Euronext Liffe, the pan-European derivatives exchange, has won a patent fight with a former employee over who owns its electronic trading platform.
In the case, a High Court judge had previously ruled that the inventions Pavel Pinkava devised while working for Liffe between 2001 and 2005 had not been formulated in the course of his normal duties.
But the judge also ruled that the inventions were thought up after Pinkava had been specifically requested to develop an exchange-tradable credit derivative.
"It was in solving this problem that Dr Pinkava made his inventions. They were thus made in the course of his specially assigned duties," said the judge.
Pinkava went to the Court of Appeal, but the judges there unanimously rejected his contention that he owned the technology, and that the technology in question was not protected by UK and European patent law anyway.
Pinkava is said to have thought the system he devised belonged to Liffe, but after being advised that it belonged to him applied for four patents in the US.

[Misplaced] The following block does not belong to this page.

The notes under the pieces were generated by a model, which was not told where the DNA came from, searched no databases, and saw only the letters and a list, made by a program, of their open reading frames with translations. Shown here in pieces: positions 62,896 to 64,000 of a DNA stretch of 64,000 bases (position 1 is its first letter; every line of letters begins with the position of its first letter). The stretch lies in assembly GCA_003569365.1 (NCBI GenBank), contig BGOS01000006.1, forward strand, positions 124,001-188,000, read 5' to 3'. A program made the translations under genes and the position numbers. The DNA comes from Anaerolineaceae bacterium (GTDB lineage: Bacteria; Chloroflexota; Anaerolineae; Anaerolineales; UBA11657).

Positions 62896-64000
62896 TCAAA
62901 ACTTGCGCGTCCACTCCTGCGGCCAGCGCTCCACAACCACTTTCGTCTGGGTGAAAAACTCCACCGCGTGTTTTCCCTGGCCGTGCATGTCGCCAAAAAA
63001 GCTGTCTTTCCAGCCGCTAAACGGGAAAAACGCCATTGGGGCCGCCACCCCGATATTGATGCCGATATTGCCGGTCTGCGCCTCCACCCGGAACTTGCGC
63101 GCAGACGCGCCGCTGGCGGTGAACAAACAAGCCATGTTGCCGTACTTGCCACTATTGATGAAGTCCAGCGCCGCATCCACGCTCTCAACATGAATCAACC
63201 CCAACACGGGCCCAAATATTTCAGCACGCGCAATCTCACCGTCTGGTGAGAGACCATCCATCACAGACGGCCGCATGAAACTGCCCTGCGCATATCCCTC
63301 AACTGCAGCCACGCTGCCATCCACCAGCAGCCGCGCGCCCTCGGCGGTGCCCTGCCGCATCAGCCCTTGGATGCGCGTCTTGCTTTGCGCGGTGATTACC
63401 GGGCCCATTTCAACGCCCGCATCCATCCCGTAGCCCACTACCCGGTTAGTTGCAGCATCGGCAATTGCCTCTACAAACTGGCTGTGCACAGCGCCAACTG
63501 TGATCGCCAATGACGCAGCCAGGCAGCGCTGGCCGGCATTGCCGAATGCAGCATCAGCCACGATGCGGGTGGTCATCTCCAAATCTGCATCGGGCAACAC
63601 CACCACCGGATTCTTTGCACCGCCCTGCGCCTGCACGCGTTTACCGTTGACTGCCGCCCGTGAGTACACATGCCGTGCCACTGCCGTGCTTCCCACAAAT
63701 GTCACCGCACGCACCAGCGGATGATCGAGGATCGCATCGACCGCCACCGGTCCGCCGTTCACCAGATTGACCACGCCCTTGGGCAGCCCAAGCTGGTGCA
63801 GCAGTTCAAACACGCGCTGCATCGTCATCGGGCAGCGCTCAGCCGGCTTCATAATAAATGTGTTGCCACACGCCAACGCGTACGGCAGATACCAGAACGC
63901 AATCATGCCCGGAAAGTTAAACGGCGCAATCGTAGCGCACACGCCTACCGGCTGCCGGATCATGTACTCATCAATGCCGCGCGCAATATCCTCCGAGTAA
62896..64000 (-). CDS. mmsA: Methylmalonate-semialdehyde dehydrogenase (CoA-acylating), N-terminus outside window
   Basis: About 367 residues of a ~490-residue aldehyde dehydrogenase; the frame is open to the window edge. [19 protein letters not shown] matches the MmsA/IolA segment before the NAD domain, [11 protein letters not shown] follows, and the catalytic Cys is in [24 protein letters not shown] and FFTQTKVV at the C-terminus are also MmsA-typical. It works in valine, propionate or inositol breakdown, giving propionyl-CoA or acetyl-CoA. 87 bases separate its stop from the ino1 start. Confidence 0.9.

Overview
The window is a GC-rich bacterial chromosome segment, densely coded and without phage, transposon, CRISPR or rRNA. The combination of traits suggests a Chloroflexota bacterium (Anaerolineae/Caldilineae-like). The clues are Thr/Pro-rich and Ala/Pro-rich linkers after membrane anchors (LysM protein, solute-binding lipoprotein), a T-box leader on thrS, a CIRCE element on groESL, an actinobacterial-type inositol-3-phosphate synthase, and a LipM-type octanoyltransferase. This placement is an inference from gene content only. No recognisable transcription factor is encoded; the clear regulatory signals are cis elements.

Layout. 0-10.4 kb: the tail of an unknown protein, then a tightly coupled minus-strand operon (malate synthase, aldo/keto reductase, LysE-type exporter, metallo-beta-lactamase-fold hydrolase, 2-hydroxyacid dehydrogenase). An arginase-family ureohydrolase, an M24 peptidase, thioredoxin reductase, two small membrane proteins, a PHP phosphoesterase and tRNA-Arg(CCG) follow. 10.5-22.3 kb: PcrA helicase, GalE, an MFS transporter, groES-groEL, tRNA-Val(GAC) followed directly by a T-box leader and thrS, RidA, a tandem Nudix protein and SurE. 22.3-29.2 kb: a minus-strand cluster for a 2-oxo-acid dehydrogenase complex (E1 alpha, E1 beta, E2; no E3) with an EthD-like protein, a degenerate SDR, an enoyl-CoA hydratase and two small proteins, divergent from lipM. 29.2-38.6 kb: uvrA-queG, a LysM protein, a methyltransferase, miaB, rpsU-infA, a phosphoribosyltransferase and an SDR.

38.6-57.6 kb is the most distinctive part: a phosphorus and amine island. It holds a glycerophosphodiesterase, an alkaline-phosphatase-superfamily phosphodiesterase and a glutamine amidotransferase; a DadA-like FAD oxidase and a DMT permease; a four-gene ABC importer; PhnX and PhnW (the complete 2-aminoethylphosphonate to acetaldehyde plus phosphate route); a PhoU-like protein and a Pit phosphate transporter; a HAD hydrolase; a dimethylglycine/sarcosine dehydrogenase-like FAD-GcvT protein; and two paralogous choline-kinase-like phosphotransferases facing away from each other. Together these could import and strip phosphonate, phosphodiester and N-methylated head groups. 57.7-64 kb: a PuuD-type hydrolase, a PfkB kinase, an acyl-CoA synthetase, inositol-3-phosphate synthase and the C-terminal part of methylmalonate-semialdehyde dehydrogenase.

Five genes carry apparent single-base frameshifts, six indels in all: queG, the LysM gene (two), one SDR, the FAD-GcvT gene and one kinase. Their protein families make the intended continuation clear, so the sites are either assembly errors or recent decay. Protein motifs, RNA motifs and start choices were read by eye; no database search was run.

The inventions covered the electronic trading of various financial instruments, including credit default swaps, credit interest swaps, interest rate swaps and overnight index swaps.
Robin Fry, technology lawyer from law firm Beachcroft, said, “Even though Europe has refused pure 'business method' patents, they are still of worldwide value provided a patent is filed. Major corporates here - both in the financial arena and in the software industry - should always consider a US filing if only to keep the competition at bay.”
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Software disputes leave business exposed